Blountville in Sullivan County, Tennessee — The American South (East South Central)
Battle of Blountville
Carter lost a cannon and about fifty men captured in battle. The next day, he evacuated the depot, leaving it in Foster's hands.
White Side Lodge No. 13 constructed the Masonic Female Institute in 1855 “to promote female education.” Jefferson Academy, the boys’ school, which stood near Cemetery Hill, contributed funds for the construction of the girls’ school. The academy
Blountville, looking east from near the Union position, with the Masonic Female Institute at upper right, ca. 1900 - Courtesy Sullivan Co. Archives
Masonic Female Institute, 1907 - Courtesy Hunt Library
Erected by Tennessee Civil War Trails.
Topics and series. This historical marker is listed in these topic lists: Education • War, US Civil. In addition, it is included in the Tennessee Civil War Trails series list. A significant historical month for this entry is September 1849.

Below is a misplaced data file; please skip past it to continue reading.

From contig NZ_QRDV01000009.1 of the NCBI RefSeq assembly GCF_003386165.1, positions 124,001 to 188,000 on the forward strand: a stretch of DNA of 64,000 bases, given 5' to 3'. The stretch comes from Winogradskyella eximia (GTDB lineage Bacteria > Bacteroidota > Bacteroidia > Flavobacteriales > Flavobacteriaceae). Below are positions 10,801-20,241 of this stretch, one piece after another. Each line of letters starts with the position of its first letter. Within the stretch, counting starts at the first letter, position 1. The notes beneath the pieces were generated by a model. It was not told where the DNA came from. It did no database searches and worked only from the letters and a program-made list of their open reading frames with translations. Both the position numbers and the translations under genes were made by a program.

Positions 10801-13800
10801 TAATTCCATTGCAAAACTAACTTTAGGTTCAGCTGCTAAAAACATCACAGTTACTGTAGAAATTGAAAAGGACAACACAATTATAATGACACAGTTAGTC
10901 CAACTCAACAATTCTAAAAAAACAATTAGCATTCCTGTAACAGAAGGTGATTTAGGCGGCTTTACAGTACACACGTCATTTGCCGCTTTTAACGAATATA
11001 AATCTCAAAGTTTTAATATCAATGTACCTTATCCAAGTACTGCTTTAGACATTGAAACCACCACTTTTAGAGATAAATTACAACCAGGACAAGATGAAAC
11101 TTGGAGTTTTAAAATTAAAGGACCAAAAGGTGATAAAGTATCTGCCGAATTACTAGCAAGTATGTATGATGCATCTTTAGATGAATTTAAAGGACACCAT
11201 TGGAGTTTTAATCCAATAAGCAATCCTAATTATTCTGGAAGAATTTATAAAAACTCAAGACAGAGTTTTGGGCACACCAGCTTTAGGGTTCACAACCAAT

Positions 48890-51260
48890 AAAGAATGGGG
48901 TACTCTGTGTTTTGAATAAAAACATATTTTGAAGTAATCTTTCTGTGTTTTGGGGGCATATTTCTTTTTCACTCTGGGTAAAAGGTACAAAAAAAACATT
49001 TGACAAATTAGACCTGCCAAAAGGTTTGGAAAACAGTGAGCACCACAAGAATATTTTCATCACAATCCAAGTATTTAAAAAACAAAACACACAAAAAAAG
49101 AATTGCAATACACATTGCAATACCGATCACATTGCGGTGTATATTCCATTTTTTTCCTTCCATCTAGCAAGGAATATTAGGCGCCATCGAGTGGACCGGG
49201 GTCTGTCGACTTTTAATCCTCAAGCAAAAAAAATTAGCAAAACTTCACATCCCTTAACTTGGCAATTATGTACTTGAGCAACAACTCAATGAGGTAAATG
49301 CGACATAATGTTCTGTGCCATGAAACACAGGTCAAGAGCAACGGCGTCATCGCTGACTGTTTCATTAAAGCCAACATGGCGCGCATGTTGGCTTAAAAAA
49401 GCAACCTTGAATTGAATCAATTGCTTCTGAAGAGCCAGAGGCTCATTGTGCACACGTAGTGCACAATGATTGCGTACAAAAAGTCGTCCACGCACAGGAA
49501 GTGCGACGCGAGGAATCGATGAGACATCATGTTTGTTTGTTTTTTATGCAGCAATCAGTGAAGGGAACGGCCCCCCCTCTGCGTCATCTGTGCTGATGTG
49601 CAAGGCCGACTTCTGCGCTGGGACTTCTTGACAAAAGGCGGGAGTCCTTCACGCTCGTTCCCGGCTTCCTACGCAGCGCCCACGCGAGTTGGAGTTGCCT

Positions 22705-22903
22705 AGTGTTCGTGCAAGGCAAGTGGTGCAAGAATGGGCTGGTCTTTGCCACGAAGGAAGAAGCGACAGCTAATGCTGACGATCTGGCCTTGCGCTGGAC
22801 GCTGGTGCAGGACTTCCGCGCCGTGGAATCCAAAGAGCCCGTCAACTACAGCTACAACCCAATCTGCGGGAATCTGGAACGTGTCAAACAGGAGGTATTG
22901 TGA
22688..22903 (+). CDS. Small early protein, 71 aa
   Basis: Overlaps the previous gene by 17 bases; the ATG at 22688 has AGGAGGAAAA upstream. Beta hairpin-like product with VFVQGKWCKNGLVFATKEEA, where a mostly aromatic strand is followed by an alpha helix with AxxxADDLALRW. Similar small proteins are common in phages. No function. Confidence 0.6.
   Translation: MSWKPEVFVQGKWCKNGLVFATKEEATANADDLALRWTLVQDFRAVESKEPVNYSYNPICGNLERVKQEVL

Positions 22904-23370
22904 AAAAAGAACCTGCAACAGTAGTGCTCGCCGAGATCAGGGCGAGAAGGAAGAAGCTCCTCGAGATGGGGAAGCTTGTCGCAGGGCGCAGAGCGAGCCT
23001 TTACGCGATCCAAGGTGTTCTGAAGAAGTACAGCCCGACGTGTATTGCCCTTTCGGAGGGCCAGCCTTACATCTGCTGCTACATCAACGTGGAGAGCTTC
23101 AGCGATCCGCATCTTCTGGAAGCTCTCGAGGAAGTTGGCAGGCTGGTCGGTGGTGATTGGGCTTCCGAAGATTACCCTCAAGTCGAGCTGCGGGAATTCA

Location. 36° 31.931′ N, 82° 19.526′ W. Marker is in Blountville, Tennessee, in Sullivan County. Marker is on Franklin Drive, 0.1 miles east of Tennessee Route 394, on the right when traveling east. Touch for map. Marker is in this post office area: Blountville TN 37617, United States of America. Touch for directions.
Other nearby markers. At least 8 other markers are within walking distance of this marker. Anderson Townhouse (about 300 feet away, measured in a direct line); The Cannonball House (about 400 feet away); Old Deery Inn (about 400 feet away); Ralph Blizard (about 400 feet away); a different marker also named Old Deery Inn (about 400 feet away); Sullivan County Veterans MemorialTipton Town House (about 500 feet away); a different marker also named Battle of Blountville (about 500 feet away). Touch for a list and map of all markers in Blountville.
Credits. This page was last revised on June 16, 2016. It was originally submitted on October 28, 2013, by Don Morfe of Baltimore, Maryland. This page has been viewed 843 times since then and 106 times this year. Photos: 1, 2, 3. submitted on October 28, 2013, by Don Morfe of Baltimore, Maryland. • Bernard Fisher was the editor who published this page.